No tillage combined with crop rotation improves soil microbial community composition and metabolic activity.
Sun, B., Jia, S., Zhang, S., McLaughlin, N.B., Liang, A.-Z., Chen, X., Liu, S.-Y., and Zhang, X.-P. (2015). "No tillage combined with crop rotation improves soil microbial community composition and metabolic activity.", Environmental Science and Pollution Research, pp. 1-11. doi : 10.1007/s11356-015-5812-9 Access to full text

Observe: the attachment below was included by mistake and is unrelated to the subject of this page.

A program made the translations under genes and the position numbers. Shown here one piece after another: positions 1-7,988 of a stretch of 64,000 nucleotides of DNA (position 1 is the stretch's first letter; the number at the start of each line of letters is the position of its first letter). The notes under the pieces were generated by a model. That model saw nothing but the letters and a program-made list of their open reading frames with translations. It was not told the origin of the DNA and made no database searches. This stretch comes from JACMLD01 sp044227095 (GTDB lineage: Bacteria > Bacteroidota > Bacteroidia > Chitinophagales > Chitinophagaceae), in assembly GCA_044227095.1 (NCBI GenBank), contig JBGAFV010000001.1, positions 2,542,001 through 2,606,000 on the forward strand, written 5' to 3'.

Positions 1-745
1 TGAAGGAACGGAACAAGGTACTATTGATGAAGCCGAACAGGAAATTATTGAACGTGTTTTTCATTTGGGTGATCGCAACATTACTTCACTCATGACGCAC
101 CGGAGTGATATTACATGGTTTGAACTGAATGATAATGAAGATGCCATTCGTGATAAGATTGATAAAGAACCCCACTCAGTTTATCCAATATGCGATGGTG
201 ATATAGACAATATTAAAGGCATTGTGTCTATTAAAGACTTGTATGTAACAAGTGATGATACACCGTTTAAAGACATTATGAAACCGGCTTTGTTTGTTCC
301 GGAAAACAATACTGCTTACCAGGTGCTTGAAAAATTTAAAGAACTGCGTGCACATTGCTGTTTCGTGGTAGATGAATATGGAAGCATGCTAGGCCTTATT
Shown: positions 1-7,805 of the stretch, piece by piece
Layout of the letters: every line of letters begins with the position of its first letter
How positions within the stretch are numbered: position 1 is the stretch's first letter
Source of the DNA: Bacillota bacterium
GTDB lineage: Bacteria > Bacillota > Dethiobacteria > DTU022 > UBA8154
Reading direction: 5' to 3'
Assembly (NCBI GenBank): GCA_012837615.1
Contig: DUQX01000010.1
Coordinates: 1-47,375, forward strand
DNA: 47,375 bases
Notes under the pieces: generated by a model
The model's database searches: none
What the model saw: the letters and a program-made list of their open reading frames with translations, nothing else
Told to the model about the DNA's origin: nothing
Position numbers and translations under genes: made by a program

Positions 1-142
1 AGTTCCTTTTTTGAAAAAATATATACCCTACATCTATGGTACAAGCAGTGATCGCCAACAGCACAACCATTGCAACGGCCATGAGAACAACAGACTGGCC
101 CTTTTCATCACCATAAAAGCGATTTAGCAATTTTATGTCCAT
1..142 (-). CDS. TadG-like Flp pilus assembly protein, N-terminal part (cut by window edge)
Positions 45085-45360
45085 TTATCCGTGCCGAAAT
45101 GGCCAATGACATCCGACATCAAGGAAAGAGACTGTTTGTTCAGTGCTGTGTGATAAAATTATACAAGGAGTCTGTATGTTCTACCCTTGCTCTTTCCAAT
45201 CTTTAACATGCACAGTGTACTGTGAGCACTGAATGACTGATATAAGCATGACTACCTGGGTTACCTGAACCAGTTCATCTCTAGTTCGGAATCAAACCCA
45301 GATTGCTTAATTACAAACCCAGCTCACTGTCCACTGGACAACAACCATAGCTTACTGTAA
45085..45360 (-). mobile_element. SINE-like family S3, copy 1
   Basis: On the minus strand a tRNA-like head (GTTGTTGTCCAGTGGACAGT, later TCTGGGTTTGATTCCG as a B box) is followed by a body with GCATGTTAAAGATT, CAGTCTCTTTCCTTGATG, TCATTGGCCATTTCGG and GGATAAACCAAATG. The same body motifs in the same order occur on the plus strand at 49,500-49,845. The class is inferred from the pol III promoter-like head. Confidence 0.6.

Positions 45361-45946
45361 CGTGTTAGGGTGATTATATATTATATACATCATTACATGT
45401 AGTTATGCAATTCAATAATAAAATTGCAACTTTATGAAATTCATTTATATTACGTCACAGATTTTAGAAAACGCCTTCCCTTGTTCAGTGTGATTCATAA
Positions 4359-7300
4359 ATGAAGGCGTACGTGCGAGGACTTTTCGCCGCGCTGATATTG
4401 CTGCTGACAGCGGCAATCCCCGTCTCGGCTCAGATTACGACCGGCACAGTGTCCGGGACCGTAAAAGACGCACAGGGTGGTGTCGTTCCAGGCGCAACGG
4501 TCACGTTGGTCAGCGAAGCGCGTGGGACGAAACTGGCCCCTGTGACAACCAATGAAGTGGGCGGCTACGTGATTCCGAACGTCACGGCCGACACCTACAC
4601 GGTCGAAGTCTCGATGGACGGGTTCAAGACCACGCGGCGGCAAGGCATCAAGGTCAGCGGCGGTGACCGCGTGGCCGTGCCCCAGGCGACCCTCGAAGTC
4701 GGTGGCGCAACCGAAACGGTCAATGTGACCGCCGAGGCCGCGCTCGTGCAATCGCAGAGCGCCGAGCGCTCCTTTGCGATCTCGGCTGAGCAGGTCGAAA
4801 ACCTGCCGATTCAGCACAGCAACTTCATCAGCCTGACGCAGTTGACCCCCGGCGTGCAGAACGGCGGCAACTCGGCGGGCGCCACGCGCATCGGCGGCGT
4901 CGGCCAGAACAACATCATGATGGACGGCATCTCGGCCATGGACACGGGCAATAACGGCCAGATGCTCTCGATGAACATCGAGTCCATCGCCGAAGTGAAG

Soil microbial community can vary with different agricultural managements, which in turn can affect soil quality. The objective of this work was to evaluate the effects of long-term tillage practice (no tillage (NT) and conventional tillage (CT)) and crop rotation (maize-soybean (MS) rotation and monoculture maize (MM)) on soil microbial community composition and metabolic capacity in different soil layers. Long-term NT increased the soil organic carbon (SOC) and total nitrogen (TN) mainly at the 0–5 cm depth which was accompanied with a greater microbial abundance. The greater fungi-to-bacteria (F/B) ratio was found in NTMS at the 0–5 cm depth. Both tillage and crop rotation had a significant effect on the metabolic activity, with the greatest average well color development (AWCD) value in NTMS soil at all three soil depths. Redundancy analysis (RDA) showed that the shift in microbial community composition was accompanied with the changes in capacity of utilizing different carbon substrates. Therefore, no tillage combined with crop rotation could improve soil biological quality and make agricultural systems more sustainable.
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